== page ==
The Foundry 45 team was there again and pulled together this 360 degree video of what the conference vibe was like. We were fortunate to partner with our friends at the Metro Atlanta Chamber of Commerce and ChooseATL for the third year in a row, and they never cease to amaze us with how they stamp the Atlanta experience down in the middle of Austin. Check out the crowds and the special guest performance by Atlanta rapper, T.I.!

We gave visitors at the Metro Atlanta Chamber’s Job Market booth an HTC Vive virtual reality trade show experience where they were transported to the city of Atlanta so they could see why they should ChooseATL.


ChooseATL booth at SXSW

And, as a special treat, we also thought it would be “totally rad” to share some of the coolest tech gadgets that hit the streets back at the first SXSW in the year 1987! Here’s a little blast from the past (and some sweet Jams Shorts…), as best compiled by Cnet … https://www.cnet.com/pictures/this-was-the-hottest-tech-30-years-ago-in-1987/

Getting the Most Out of Your 360 Degree Video at Live Events

Georgia Tech’s TaQuon Marshall coming right at you for his third touchdown of
the game. Be sure to spin this 360 degree video around to see the
fans in Mercedes Benz Stadium going nuts!

The Chick-fil-A Kickoff Game between Tennessee and Georgia Tech is officially in the books. And our Foundry 45 team was there to capture all of the highlights in 360 degree video for the Georgia Tech Athletics Department.

The second game at Atlanta’s new Mercedes Benz Stadium gave fans what they paid for including a fourth quarter comeback that turned into a double-overtime thriller! The atmosphere inside the sold-out stadium was electric, with most of the fans experiencing for the first time one of 13 truly game-changing stadiums built in the last two decades.

Over the years, our team has captured some truly amazing sporting content for Georgia Tech (check out our Georgia Tech Case Study for more info). We have used footage across multiple divisions but mainly to elevate the university’s student recruiting efforts. Some highlights include the “Miracle on Techwood Drive” in 2015 when the Yellow Jackets miraculously blocked a kick and returned for a touchdown against the Florida State Seminoles.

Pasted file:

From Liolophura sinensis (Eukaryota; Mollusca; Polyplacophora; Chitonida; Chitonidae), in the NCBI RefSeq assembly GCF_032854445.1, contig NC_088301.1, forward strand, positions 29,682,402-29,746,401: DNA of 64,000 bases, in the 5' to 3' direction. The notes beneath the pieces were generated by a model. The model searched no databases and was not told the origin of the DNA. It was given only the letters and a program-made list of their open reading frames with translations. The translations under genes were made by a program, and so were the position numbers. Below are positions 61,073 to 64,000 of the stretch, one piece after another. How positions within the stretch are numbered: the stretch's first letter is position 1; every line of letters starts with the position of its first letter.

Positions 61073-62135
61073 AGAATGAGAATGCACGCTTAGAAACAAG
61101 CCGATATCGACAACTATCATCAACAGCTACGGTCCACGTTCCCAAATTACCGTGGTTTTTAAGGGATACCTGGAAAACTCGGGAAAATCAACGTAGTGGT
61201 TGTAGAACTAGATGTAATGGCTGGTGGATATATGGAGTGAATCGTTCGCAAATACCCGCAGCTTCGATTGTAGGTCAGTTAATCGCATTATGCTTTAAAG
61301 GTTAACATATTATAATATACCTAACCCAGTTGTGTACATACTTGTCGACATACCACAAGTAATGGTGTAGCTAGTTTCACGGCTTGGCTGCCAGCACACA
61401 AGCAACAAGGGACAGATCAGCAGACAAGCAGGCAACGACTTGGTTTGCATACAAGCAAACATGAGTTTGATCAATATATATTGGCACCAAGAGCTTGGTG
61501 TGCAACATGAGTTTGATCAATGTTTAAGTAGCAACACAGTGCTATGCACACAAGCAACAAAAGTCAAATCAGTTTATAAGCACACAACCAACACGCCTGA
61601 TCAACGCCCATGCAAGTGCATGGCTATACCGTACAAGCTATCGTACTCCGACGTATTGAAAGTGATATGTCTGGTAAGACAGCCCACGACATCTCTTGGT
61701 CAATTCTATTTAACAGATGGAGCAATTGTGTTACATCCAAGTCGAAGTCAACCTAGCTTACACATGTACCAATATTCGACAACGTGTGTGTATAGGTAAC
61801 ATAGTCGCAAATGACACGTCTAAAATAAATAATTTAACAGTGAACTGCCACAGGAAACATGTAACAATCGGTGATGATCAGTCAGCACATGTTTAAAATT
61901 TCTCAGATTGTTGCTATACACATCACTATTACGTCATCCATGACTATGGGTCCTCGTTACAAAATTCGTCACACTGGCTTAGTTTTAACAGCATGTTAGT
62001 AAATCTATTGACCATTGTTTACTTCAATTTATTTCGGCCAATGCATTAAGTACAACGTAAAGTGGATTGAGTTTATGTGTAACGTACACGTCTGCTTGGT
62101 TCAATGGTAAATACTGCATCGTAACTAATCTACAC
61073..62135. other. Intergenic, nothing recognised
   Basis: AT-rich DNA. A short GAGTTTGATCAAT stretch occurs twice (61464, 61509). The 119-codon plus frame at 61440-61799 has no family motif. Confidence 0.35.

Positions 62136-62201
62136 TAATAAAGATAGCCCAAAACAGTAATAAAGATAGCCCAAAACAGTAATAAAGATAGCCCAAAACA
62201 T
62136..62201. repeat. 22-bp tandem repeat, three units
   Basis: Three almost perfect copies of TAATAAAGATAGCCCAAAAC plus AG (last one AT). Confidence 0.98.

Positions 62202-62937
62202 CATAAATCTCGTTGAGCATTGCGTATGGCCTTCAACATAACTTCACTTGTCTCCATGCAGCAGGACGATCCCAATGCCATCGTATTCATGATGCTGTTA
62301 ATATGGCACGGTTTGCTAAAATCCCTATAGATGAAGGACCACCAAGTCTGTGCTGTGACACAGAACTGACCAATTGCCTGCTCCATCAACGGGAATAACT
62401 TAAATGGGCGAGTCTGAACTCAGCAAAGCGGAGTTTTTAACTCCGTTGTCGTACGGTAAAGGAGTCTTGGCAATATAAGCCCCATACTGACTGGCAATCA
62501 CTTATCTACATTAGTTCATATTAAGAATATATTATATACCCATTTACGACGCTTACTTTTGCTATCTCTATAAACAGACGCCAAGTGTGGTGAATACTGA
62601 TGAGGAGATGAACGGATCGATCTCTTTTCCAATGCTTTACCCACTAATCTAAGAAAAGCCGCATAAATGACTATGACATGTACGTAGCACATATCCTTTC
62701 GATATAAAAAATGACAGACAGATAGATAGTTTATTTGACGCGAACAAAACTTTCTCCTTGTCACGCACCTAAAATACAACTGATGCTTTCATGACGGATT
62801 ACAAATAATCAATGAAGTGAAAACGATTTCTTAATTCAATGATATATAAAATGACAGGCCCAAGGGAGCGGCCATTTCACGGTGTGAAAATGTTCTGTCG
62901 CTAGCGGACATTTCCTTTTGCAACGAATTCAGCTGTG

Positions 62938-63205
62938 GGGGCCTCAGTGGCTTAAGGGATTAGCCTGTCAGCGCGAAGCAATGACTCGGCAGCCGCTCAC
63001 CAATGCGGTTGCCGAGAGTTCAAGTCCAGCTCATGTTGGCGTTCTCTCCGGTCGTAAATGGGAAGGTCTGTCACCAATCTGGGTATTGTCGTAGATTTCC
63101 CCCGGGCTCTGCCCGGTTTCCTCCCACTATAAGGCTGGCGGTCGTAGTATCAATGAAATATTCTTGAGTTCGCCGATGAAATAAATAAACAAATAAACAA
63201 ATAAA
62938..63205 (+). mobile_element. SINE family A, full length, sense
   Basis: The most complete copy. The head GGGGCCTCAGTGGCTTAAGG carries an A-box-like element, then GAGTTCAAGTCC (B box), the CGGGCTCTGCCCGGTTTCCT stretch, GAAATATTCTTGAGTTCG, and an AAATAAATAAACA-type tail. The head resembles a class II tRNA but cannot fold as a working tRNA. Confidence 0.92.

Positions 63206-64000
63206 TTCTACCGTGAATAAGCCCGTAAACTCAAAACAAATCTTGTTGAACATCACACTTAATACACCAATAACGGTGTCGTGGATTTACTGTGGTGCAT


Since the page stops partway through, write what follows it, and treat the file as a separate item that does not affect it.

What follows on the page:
WSBTV News Story on the GT Football VR Experience

Or, earlier this year when Georgia Tech’s basketball team stunned Notre Dame with a last-second layup. Check out this related interview on 11alive’s Atlanta Tech Edge.

While some of this can be chalked up to “being at the right place at the right time”, it’s with proper planning and a whole lot of coordination that we were able to record many of these amazing game moments.

Below we’ve compiled 5 things you can do to get the most out of your live 360 degree video event session.

  1. Location, Location, Location. Work closely with your VR team to scout multiple filming locations in advance. If shooting with one camera, find a suitable spot so that VR viewers feel closer to the action than those in attendance.
  2. Be flexible, and stay mobile. While stationary cameras are essential, have team members use mobile video recording setups as well. It’ll pay dividends in post-production and will also result in more B-roll footage.
  3. Pre-event, post-event, (locker room). If you’re recording a sports game, capture the pep-rally, stay for the post-game party (in case that happens), and check with your client if you can get permission to set up a 360 camera in the team’s locker room for the pre-game pep talk.
  4. Check, double-check, and triple-check your equipment. You want to be absolutely sure that your cameras are ready to capture the potential play of the season. This includes everything from back-up batteries, charging stations and equipment tests pre-event.
  5. It’s all about the story. Your ultimate goal is to tell a compelling story that moves beyond the traditional experience of going to the stadium. Having a detailed shot list in advance and working with your VR team to come up with mandatory items and extras keeps everyone focused and ensures you get the right footage.

Keeping these points in mind will put you in a much better position to create an engaging and memorable 360-video experience for viewers. And if you want to know more about how to best distribute 360-video content, check out one of our previous posts here.


Foundry 45 is The Business VR Leader. We create immersive Virtual Reality (VR) experiences for mobile platforms including HTC Vive, Oculus Rift, Samsung Gear VR, iOS Cardboard Headsets, Android Cardboard Headsets. Foundry 45 helps businesses step into their brand story by using dynamic 360-degree video and VR app creation. Our marketing and recruiting approach captures customer experience desires and emphasize product value. We also partner with existing video production studios, advertising agencies, and other content creators to serve as their VR technical consultants and developer shop.

To learn more about Foundry 45, visit us at www.foundry45.com.

For Immersive VR inquiries, contact Managing Partner:

Dave Beck, dave@foundry45.com
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Google Cardboard vs Samsung GearVR Virtual Reality Headsets

The two most accessible platforms for Virtual Reality (VR) content right now are Google Cardboard and Samsung’s GearVR. Both only require a mobile phone to operate.